A highly educated woman who becomes a stay-at-home mum is a “complete waste” of a university degree, Danish Prime Minister Helle Thorning-Schmidt, herself a mother-of-two, said in a British newspaper interview last year.
Elegant, charismatic and determined, Thorning-Schmidt has headed the Danish government since October 2011, embodying the strides made by women in politics and the workplace in the Nordic countries over the years, though their fight goes on to reach the top echelons of corporate management where they remain under-represented.
Thorning-Schmidt is Denmark’s first woman prime minister, but it is a case of life imitating art: in the hugely popular 2010 political series “Borgen”, the prime minister is Birgitte Nyborg, who rules the country with a firm hand but struggles to maintain a family life with her husband and two children.
In its first episodes, the show features a modern father who, for a while, is willing to put his own career on hold to let his wife pursue her political career.
In neighbouring Sweden, the husband of the European Affairs Minister Birgitta Ohlsson is one such man.
When their daughter was born in 2010 “he did something unique: he took parental leave from day one, until she was a year old and could start daycare,” Ohlsson tells AFP in her large, airy office, acknowledging that she is “very privileged”.
Her daughter sometimes accompanied her to work.
“I still have the crib and changing table in the back here,” she laughs.
Ohlsson, 37, concedes that her husband is an exception: in Sweden, where mothers and fathers can share the 480 days of parental leave allotted per child, dads still only take 24 percent of those days.
That figure is nonetheless high from an international perspective: in Sweden, it is common to see groups of dads pushing their children in prams to the park, taking their “use-it-or-lose it” two months of parental leave reserved solely for fathers.
Yet Ohlsson’s appointment to the government in February 2010 while she was pregnant still made waves.
Many political commentators suggested she was unsuitable because she wouldn’t be able to care for either her newborn or her job properly — indicating that social norms still lag behind the gender equal society championed by lawmakers.
In the Nordic countries, women in the workplace are the rule, not the exception, thanks to guaranteed spots for their children in affordable, high-quality daycares.
“Gender equality is a part of the Nordic identity and has been a pillar of our democracies and our welfare models,” according to the Nordic Council, an intergovernmental body.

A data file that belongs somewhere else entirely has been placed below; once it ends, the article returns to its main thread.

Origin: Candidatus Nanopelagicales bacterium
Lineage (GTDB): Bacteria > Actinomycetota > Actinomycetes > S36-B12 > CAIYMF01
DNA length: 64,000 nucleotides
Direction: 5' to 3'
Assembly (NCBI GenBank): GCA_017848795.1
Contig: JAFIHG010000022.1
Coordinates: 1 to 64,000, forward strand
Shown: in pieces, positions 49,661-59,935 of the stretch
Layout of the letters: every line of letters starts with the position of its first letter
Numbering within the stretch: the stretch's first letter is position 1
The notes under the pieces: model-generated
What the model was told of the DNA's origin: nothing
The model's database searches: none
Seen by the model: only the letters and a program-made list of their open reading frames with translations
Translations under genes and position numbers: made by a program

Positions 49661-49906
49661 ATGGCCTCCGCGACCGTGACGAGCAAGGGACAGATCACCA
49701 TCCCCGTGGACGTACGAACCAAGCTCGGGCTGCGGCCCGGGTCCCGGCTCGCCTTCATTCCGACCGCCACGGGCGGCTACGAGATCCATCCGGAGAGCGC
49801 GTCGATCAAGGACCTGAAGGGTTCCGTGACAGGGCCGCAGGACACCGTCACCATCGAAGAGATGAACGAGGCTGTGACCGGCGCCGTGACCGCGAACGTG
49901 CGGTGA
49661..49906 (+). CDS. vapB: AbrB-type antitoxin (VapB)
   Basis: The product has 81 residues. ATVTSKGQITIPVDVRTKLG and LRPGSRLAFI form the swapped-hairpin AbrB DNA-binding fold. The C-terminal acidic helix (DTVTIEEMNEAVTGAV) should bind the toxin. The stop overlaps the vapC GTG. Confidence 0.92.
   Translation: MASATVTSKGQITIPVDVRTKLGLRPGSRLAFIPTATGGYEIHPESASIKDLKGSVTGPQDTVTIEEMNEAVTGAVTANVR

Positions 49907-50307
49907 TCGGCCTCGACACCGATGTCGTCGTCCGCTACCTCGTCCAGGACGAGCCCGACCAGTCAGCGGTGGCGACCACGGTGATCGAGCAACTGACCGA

Today, 82.5 percent of Swedish women hold down jobs, though they are more likely to work part-time and hold low-paying public sector jobs, such as nurses and teachers. Women on average earn 16 percent less than men, a gap largely unchanged since 1996 despite legislative action.
The law requires “employers to implement a plan every three years to achieve wage equality,” Linnea Bjoernstam, a spokeswoman for the Discrimination Ombudsman, explains, adding that employers who fail to do so risk a fine though none has ever been handed down.
Meanwhile, “it must be noted that while we call ourselves the most gender equal country in the world, we have a very low percentage of women in management positions,” laments Rebecca Lucander, the head of the AllBright Foundation that promotes diversity in the business sector.
In its 2013 report, AllBright noted the number of women chief executives in the private sector had doubled in two years, from seven in 2011 to 14 today. But that is still only 14 of the 251 companies surveyed.
And on company boards, women make up 61 percent of substitutes, but only four percent of chair positions, Statistics Sweden’s 2012 figures show.
Norway was the first country in the world to introduce quotas to boost the number of women on company boards, requiring 40 percent women for state-owned companies since 2004 and for large listed companies since 2008.
The Norwegian law has not led to a massive exodus of companies moving abroad to avoid the quota, as some had feared, and studies have shown that the change has had little effect on companies’ performances.
Nonetheless, Lucander insists that companies need more women at the top, though she opposes quotas because they’re not based on merit. She wants to see “real gender equality”.
“We believe that diversified companies are more profitable and in that way, Sweden could be a true model for the rest of the world.”
With women making up 45 percent of members of parliament, Sweden “is at the forefront when it comes to the division of political power between women and men,” she notes.
And yet, it is the only Nordic country that has never had a woman prime minister.
Norway elected Gro Harlem Brundtland back in 1981, and Denmark has Helle Thorning-Schmidt. Iceland has been governed by Johanna Sigurdardottir, an openly gay woman, since 2009. Finland elected Anneli Jaeaetenmaeki as premier in 2003, and hugely popular Tarja Halonen served as president from 2000 to 2012.
“Why hasn’t a Swedish woman headed the government yet? I ask myself the question everyday,” smiles Ohlsson
Camille Bas-Wohlert/AFP/The Local/at